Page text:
Knowing my own judgment is not enough, I have willingly turned to the scriptures and to the advice of church leaders. I have learned to trust their voices rather than that voice in my head which has said at times I'm smarter than they are, or that they're old and out of touch. I know God speaks through his prophets. George Albert Smith, a prophet in the Church of Jesus Christ of Latter-day Saints almost 100 years ago, explained my belief very well:

“…I am only a man, one of the humblest among you, but I have been called to this service—and I would not be here if I did not know I had been called—by the authority of our Heavenly Father.”

He then added this request:

“I will need the help of every man and every woman and every child, not for my blessing, but for your blessing, and for the blessing of the children of men wherever they may be. That is not my responsibility; it is our responsibility.”

If we accept the responsibility to sustain our bishop, our stake president, our prophet, we must work harder than if we just believed in our own inspiration. I have done that. I have taken notes, typed them in my journal, prayed and fasted to know the truth. I have corroborated what I have heard with what has been said in scriptures. I have leaned not unto my own understanding. I have had numerous experiences with the fact that God will help us know, but only if we ask without a critical or self-righteous attitude. The gospel never leads us to be critical, judgmental or have any darkness in us at all. In fact, as I comprehend the truth of what I learn through listening to and reading gospel subjects, I am filled with light, with comprehension, with peace. I know it is true, but only after considerable spiritual and mental work.

The story of the Widow of Zaraphath has always been an inspiration to me, an illustration of what happens when we act on revelation that a prophet is saying the words of God. When the prophet Elijah asked her to give him something to eat, the young widow said, "As the lord liveth, I have not a cake, but an handful of meal in a barrel, and a little oil in a cruse; and behold, I am gathering two sticks, that I may go in and dress it for me and my son, that we may eat it, and die." (I Kings 17:12)

In much the same way as I am inspired to believe our modern prophets, the widow gave their food to Elijah rather than to her own child. Three thousand years later we know that following her leap of faith, her cruise of oil and her barrel of meal never again failed, but she didn't know at the time. She simply did what the prophet asked and had faith it was really God asking for her sacrifice. That kind of obedience was not a snap judgment; it was the result of years and years of prayer, listening, acting on counsel, and feeling the peace and light which are the result of listening to the right voice. She already knew that feeling well.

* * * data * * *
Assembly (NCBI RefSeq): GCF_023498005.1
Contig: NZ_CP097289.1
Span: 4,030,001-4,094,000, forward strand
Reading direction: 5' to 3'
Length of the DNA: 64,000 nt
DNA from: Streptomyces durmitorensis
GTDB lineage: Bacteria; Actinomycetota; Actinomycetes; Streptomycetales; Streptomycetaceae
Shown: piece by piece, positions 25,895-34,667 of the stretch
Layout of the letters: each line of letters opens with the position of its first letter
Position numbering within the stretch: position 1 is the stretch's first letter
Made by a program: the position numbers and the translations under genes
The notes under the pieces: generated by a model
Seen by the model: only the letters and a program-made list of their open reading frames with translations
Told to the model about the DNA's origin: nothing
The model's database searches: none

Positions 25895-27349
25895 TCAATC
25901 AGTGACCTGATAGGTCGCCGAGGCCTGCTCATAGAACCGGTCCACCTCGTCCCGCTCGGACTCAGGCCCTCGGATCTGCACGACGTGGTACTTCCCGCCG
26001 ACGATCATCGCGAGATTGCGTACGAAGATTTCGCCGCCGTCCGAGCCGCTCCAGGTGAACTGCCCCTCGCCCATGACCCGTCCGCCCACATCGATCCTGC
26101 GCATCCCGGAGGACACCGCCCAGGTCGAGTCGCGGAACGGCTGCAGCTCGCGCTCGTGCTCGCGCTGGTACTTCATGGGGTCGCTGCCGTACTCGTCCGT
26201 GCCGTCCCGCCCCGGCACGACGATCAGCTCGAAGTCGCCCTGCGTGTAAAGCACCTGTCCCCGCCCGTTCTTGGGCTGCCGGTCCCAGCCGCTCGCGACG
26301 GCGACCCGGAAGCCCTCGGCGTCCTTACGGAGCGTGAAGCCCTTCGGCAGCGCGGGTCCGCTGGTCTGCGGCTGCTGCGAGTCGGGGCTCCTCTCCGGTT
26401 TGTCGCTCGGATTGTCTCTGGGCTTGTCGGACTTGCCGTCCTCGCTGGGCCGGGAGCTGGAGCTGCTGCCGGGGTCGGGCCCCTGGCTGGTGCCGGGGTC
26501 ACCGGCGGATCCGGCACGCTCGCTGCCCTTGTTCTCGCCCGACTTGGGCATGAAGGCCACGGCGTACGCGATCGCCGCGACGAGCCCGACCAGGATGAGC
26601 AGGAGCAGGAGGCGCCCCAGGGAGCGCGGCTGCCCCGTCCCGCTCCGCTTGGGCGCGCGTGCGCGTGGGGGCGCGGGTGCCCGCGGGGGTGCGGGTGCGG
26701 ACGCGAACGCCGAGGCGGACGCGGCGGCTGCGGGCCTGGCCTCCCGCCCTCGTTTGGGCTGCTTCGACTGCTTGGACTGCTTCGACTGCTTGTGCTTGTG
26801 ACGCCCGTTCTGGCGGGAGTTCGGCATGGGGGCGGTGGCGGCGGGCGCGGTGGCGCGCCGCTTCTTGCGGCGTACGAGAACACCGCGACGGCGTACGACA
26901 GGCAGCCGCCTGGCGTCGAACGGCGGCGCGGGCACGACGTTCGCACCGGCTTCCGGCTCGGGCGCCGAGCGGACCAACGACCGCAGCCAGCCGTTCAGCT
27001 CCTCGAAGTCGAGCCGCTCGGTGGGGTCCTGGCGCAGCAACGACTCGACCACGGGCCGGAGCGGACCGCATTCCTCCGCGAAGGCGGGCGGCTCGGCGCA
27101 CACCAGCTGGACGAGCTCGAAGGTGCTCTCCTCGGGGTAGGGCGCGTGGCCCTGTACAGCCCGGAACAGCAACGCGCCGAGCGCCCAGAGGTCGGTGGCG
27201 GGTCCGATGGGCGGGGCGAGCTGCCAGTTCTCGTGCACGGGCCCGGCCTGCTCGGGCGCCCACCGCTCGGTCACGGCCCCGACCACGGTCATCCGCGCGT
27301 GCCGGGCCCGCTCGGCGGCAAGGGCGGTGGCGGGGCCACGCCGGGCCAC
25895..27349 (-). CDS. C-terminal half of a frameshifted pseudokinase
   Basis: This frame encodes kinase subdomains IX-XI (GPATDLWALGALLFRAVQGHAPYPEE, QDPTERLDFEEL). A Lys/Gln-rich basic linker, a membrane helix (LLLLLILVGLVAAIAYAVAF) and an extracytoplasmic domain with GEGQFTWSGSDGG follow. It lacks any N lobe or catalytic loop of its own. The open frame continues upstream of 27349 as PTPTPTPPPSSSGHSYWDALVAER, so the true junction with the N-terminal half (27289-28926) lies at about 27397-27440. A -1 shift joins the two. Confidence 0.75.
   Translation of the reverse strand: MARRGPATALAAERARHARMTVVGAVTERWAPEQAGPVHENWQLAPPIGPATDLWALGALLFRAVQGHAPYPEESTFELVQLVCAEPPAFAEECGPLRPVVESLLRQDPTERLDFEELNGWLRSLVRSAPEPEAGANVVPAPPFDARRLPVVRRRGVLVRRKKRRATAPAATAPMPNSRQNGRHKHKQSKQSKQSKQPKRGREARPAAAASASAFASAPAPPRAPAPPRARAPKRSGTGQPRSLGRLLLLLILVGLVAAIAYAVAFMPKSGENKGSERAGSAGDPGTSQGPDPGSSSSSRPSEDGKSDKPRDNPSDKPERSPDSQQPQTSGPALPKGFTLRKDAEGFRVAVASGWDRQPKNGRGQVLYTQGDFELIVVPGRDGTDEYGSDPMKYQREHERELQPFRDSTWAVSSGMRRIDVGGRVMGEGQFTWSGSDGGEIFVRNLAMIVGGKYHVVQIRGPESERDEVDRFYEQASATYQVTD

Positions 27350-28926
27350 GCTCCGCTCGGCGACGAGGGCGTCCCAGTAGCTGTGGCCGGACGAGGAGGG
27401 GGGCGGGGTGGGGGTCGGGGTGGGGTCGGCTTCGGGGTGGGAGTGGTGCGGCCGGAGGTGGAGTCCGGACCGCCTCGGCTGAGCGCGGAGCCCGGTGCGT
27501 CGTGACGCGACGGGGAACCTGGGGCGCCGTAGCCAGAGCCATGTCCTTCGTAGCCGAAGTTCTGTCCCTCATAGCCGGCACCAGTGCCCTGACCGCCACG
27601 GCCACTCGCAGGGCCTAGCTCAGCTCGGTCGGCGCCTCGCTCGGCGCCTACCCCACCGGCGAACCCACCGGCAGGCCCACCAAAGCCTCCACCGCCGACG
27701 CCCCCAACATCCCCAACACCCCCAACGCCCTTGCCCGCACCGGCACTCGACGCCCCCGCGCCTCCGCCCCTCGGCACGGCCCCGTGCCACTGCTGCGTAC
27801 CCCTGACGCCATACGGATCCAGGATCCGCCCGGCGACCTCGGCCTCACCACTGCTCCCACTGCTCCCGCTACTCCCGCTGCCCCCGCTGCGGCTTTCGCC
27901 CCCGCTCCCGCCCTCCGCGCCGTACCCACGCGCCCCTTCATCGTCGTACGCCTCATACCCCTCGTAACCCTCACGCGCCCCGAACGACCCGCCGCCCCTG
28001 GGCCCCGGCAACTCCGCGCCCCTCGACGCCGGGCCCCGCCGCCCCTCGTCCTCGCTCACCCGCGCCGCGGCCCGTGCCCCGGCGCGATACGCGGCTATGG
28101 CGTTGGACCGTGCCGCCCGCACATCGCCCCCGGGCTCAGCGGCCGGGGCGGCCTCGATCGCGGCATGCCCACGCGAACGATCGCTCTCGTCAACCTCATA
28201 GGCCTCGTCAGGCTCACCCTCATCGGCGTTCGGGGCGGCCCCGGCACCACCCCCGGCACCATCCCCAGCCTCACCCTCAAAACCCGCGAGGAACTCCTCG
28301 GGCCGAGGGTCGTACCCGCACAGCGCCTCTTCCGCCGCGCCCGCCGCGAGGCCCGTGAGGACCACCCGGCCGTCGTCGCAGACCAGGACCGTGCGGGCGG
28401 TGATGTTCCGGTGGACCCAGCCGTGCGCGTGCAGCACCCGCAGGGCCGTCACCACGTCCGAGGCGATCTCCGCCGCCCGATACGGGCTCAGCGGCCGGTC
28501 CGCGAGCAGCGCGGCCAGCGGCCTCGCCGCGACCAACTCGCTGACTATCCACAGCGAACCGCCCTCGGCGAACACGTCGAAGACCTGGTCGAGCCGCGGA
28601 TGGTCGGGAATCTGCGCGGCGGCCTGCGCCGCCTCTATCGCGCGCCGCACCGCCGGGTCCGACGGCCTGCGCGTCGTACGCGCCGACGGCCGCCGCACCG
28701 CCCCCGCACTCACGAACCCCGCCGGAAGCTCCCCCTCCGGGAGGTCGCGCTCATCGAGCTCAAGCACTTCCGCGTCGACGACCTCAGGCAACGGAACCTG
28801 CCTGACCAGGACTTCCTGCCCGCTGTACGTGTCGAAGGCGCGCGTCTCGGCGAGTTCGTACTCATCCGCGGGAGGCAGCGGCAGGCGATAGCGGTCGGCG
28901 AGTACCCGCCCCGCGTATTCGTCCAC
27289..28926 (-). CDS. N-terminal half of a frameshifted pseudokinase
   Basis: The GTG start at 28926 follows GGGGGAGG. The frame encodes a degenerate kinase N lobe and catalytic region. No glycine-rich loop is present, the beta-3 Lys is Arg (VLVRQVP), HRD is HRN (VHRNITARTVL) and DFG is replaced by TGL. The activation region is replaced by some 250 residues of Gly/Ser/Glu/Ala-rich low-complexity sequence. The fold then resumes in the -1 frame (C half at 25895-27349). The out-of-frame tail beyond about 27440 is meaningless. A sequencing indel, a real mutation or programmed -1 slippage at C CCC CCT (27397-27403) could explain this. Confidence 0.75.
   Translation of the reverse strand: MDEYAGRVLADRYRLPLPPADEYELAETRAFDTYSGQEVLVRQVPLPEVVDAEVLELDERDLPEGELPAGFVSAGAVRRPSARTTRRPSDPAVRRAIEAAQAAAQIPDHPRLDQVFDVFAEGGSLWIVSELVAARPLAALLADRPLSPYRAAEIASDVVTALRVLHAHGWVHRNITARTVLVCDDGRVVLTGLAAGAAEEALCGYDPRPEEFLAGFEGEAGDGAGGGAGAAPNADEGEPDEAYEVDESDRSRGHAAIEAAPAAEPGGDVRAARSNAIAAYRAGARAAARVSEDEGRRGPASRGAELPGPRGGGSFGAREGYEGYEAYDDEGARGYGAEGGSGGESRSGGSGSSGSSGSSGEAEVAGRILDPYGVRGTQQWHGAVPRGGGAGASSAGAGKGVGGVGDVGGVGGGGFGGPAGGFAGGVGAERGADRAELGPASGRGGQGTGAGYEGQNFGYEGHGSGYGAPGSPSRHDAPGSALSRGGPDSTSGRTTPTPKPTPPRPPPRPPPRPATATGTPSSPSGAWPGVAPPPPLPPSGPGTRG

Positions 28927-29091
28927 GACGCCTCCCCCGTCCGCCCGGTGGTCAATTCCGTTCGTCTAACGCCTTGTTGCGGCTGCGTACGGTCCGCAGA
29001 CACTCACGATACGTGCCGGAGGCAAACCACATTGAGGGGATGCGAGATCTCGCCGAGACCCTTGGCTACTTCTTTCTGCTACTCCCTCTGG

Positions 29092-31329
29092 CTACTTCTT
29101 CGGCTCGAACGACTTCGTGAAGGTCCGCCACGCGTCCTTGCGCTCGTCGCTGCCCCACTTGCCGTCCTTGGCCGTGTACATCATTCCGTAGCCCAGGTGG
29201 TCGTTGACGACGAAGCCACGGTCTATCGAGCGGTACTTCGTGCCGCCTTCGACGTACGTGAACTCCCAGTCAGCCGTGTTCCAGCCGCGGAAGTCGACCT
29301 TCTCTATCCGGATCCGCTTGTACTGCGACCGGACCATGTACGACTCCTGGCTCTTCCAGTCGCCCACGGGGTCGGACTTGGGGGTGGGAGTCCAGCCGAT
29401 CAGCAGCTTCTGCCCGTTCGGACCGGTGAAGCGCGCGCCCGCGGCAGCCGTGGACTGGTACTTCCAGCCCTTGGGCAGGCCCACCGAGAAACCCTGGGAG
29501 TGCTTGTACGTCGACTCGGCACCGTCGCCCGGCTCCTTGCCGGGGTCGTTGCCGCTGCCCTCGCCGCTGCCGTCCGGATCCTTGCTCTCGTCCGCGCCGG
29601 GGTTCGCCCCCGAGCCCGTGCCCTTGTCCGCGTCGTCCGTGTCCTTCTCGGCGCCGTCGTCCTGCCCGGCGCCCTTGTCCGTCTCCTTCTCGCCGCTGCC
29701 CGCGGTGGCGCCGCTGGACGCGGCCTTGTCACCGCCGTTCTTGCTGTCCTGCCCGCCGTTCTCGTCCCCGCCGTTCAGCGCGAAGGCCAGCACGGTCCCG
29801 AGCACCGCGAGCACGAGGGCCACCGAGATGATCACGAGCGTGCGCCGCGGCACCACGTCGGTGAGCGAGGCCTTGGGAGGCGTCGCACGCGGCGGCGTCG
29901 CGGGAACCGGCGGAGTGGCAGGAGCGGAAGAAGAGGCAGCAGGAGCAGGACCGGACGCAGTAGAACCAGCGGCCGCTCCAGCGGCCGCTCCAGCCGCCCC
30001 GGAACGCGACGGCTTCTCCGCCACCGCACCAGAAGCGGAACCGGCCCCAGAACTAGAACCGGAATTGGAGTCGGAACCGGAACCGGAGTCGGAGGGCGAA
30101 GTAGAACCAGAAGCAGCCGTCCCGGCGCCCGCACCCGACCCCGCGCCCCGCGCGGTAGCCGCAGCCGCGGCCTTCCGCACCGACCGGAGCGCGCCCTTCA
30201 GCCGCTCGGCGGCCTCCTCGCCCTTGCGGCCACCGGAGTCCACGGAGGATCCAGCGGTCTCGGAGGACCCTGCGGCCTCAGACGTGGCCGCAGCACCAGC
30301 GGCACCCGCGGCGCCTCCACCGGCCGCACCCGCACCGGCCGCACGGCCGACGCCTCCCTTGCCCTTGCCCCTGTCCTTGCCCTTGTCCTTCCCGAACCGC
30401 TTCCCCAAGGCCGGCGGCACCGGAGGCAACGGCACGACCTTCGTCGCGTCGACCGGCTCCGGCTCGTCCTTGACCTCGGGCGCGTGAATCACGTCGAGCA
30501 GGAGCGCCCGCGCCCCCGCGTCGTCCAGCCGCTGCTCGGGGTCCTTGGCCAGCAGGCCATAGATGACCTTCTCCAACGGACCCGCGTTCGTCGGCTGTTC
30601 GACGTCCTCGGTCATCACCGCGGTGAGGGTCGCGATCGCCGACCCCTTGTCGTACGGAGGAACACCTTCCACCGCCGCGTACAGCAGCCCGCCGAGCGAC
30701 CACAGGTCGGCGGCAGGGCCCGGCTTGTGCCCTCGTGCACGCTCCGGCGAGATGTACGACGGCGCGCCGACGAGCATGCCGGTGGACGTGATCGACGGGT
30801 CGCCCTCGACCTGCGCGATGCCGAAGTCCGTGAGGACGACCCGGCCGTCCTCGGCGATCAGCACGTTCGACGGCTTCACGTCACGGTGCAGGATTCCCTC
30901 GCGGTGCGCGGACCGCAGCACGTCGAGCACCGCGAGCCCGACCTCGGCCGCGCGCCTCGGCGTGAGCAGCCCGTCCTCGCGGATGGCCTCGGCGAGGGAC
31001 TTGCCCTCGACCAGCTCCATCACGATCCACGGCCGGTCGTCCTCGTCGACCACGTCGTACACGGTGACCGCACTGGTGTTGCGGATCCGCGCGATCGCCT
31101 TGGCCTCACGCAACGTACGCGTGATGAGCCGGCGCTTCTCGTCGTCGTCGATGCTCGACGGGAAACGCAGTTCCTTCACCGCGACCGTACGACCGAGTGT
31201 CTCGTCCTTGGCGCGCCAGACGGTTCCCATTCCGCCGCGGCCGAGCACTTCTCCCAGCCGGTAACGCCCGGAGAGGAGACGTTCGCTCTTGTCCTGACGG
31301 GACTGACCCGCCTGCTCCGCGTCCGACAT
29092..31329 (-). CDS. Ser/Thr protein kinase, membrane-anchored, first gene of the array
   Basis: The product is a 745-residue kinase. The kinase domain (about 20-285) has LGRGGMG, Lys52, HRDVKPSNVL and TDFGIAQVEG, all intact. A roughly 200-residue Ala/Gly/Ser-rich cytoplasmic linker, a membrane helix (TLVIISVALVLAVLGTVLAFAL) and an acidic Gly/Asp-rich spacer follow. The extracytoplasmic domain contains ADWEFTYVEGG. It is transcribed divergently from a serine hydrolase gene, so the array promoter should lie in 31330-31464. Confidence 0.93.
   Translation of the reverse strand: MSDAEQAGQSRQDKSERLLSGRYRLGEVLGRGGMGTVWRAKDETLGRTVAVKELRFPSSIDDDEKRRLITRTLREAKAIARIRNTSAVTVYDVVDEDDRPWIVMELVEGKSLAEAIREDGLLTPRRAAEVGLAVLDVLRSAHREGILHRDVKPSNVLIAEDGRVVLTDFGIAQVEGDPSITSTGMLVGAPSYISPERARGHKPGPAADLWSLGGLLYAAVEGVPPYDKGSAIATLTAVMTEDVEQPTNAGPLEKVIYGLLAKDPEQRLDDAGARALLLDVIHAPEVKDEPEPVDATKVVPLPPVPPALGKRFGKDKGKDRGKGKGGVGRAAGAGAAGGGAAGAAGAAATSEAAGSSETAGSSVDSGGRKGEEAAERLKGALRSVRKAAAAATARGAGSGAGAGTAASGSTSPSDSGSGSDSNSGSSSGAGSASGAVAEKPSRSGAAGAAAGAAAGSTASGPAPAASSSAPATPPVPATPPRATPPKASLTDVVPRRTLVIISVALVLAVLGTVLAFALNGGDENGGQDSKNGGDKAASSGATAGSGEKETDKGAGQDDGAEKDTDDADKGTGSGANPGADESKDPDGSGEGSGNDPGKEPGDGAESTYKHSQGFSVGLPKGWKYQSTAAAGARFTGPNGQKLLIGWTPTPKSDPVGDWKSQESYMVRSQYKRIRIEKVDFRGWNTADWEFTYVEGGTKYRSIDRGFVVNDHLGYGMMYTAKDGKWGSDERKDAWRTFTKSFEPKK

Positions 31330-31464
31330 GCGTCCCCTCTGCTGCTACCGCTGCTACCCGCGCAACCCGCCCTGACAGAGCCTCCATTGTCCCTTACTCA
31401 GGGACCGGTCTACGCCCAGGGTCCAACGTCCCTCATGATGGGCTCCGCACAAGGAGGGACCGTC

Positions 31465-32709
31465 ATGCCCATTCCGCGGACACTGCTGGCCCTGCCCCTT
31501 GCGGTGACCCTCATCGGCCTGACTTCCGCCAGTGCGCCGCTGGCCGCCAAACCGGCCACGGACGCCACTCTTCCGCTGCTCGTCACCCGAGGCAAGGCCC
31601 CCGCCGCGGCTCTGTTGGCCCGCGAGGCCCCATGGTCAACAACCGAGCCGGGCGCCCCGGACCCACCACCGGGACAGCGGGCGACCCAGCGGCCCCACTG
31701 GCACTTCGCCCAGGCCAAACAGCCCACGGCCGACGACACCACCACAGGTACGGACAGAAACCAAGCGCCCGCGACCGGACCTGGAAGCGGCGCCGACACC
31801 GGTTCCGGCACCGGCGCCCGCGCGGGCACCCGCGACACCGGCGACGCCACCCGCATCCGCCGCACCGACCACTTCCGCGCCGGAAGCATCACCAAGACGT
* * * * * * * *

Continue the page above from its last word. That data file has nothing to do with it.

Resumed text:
President Henry B. Eyring said in the last General Conference (October 2014): "The Lord will feed those who sustain and trust Him. The Lord will save His people in these hard times through His prophets." If I didn't believe that I would be so terrified in these confusing times, I would build a shell around myself, never listen to the news, and never tell another person how I feel, certainly never write for a public forum. I would turn into a hermit.

But I do believe the Lord will save His people in these hard times through His prophets—not just our bodies, but our spirits. Therefore I will make my voice heard among the many who claim there is no God and no standard of morality. Never again will I keep my opinion to myself; rather I will testify of Christ every day, in every way I can. I testify God speaks to His prophets of old and His prophets now. I testify that as I listen to their voices and act on their inspiration, light and joy and confidence replace the darkness and sorrow and fear of the world.

I testify that God cares enough about quiet, shy Janet Porter that He will never forget me and never ignore me. I have learned it from thousands of subtle experiences with the spirit, often while I'm reading scriptures. I learned it from listening, receiving answers and direction, and having the patience to hold on long enough to understand years later what something means. Maybe I'm finally growing up as far as defending the principles I know from my own experience are true.

The Val Verda sign is coming. We're almost there. "Stop. We need to turn need to turn here. This is where I live."


           Courtesy Deseret News